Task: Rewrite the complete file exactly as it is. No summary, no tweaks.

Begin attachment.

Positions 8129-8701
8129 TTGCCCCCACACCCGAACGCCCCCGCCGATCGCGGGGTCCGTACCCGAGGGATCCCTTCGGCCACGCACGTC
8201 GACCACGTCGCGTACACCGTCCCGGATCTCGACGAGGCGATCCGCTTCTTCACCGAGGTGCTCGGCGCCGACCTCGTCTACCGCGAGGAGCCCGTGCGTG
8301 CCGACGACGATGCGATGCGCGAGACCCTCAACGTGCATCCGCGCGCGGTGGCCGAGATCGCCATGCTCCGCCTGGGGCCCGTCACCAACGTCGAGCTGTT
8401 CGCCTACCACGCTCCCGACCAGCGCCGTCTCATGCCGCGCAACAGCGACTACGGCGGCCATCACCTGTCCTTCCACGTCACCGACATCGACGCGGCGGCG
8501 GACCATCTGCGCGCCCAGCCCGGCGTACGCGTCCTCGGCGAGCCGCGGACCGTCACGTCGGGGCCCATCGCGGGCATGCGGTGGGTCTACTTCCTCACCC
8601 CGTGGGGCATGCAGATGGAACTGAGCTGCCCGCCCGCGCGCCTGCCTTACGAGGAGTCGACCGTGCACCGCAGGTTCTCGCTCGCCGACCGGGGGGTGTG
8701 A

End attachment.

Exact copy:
Positions 8129-8701
8129 TTGCCCCCACACCCGAACGCCCCCGCCGATCGCGGGGTCCGTACCCGAGGGATCCCTTCGGCCACGCACGTC
8201 GACCACGTCGCGTACACCGTCCCGGATCTCGACGAGGCGATCCGCTTCTTCACCGAGGTGCTCGGCGCCGACCTCGTCTACCGCGAGGAGCCCGTGCGTG
8301 CCGACGACGATGCGATGCGCGAGACCCTCAACGTGCATCCGCGCGCGGTGGCCGAGATCGCCATGCTCCGCCTGGGGCCCGTCACCAACGTCGAGCTGTT
8401 CGCCTACCACGCTCCCGACCAGCGCCGTCTCATGCCGCGCAACAGCGACTACGGCGGCCATCACCTGTCCTTCCACGTCACCGACATCGACGCGGCGGCG
8501 GACCATCTGCGCGCCCAGCCCGGCGTACGCGTCCTCGGCGAGCCGCGGACCGTCACGTCGGGGCCCATCGCGGGCATGCGGTGGGTCTACTTCCTCACCC
8601 CGTGGGGCATGCAGATGGAACTGAGCTGCCCGCCCGCGCGCCTGCCTTACGAGGAGTCGACCGTGCACCGCAGGTTCTCGCTCGCCGACCGGGGGGTGTG
8701 A